We often take the rates we pay on our student loans, credit card balance, vehicle loans, and mortgages at face value—the rate you got when you took out the loan is what you pay from then on, right?
Not always. If interest rates have gone down or your credit has improved since you took out the loan, it’s possible you can refinance or take advantage of other promotions to decrease what you’re spending on interest.
And who doesn’t want to pay less? Here’s what to consider as you search for a better deal.
The best options for you will depend on whether your loans were through a federal program or a private lender. Start by contacting your current lender to see if they have any options to save you money, such as consolidation (if you have multiple loans), and look into other options with your bank, such as taking out a line of equity on your home and using it to pay your student loans (since your interest rate on a line of equity is typically pretty low). Check out this handy checklist of student loan repayment options from our partner LearnVest.
Credit Card Balance
Especially around the holidays, it’s easy to charge expenses—and leave them on your card. Card providers know this, too, which is why you’ll often find great balance transfer rates around the new year. To get you to make the switch to their card, companies will entice you with a low introductory rate (think 0-2% APR for 6-12 months) on balances transferred from your current card, before the rate jumps to their standard amount (which you can be sure it eventually will).
If you can pay off the balance in that time period (and your credit score qualifies you for the promo), it’s definitely worth the change. Just look out for balance transfer fees—some cards charge them, some don’t—and make sure the standard rate, terms, and conditions won’t set you back further a few months down the line.
Or if you’re happy with your current card, you can also contact the card holder, mention you’ve been offered a better rate elsewhere, and ask if they’ll lower yours (or add other perks). Often, it works!
Refinancing your auto loan can be a bit tricky. Since interest rates are priced based on risk, the older your ride, the more you’ll pay—which means that refinancing may not save you money. And since most people are upside-down on their auto loan at some point (meaning they owe more than the vehicle is worth), a bank may be unwilling to do a refi if the collateral (the car) isn’t worth the loan amount.
That said, call around to banks, shop rates based on your vehicle’s age, and see if you can find a better deal. Or simply ask your current bank if they can beat the rate you’ve currently got. Be careful, though, that you’re not just lowering your monthly payment. If you extend the term of the loan (e.g., you pay less per month but for a longer period of time), you might end up paying more in the end.
Interest rates for mortgages and home equity loans have dropped significantly recently, with an average rate on a 30-year fixed at 3.34%—the lowest it’s been since 1971. And your mortgage is probably your biggest expense, so any savings here will add up considerably.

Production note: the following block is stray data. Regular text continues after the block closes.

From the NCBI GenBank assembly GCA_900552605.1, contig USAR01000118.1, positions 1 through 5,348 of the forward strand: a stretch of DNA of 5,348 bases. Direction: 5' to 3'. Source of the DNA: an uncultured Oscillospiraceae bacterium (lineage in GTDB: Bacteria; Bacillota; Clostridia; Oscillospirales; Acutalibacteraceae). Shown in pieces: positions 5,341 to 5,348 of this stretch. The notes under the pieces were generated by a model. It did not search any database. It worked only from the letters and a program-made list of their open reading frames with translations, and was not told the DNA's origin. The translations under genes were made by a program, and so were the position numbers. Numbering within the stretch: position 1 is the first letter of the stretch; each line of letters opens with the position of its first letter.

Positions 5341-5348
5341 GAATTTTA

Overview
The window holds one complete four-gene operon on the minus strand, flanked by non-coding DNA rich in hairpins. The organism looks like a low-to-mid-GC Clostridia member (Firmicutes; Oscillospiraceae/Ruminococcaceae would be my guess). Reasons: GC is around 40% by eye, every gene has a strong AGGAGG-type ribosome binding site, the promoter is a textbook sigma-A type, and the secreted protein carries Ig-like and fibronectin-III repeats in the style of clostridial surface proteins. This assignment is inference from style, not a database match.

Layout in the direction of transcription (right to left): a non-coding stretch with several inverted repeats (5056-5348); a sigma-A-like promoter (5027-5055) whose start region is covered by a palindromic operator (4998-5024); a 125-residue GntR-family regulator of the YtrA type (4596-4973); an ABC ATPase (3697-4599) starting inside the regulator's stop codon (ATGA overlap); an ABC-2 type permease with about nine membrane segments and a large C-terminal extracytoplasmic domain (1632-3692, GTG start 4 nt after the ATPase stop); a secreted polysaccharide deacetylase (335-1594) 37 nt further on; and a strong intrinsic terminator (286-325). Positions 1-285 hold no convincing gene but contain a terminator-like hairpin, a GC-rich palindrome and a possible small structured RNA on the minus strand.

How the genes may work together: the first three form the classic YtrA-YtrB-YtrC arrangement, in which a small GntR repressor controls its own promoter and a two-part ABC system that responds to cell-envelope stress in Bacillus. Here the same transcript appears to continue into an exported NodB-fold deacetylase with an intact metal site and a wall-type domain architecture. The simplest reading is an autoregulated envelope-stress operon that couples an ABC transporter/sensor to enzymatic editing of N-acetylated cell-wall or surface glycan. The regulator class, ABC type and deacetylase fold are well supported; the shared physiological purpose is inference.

You do want to be sure, however, that closing costs, appraisal fees, and other charges for refinancing (which vary by your specific needs—this calculator breaks down what you can expect to pay depending on what’s required for your loan) don’t cancel out what you save by dropping your interest rate. Here’s a handy calculator to help you decide, but a general rule of thumb is that the closing costs will be worth the savings if you can reduce your interest rate by at least one full percent.
As with an auto loan, be careful that if you extend the term of the loan, you’ll still be saving money in the end (not just lowering your monthly payment—though that in itself could help free up cash flow to pay off any higher interest loans faster).
Another thing to consider: If you have other high-interest loans, you can take out a lower-interest home equity line of credit to pay them off. I know a couple who did this to tackle their student loan debt and more than halved what they would have had to pay in interest!
Any Bank Loan
Some banks and lenders will reduce your interest rate if you set up an automatic payment for your loan. They may have certain stipulations—e.g., the payment must come out of an account with them, that account has to be set up for direct deposit of your paycheck—but if you can meet those requirements, it’s an easy way to save a little extra. Ask your bank if they have any special offers (and shop around if they don’t!).
Muses, have you ever refinanced a loan? Or found a creative way to pay off your debt or lower your payments? Tell us about it in the comments!
TopicsMoney , Personal Finance , Tools & Skills , Syndication , Pennywise by Emily Nickerson , Loans , Credit & Debt , Negotiation & Money
Little brings Emily more of a thrill than taking a so-so sentence and making it shine or giving an alright paragraph more of a punch. She’s a self proclaimed word-nerd whose penchant for language took her from barista-ing in a bookstore café during college to serving as a Fulbright English Teaching Assistant in a high school just outside of Madrid after graduating with a double major in English and Spanish. Since returning to the States over a year ago, Emily has worked as Associate Editor for The Daily Muse and established a Spanish language social media presence for one of Southwest Michigan’s leading credit unions. Recently married, she, her hubby, and their crazy cat, Angel, call the shores of Lake Michigan home.More from this Author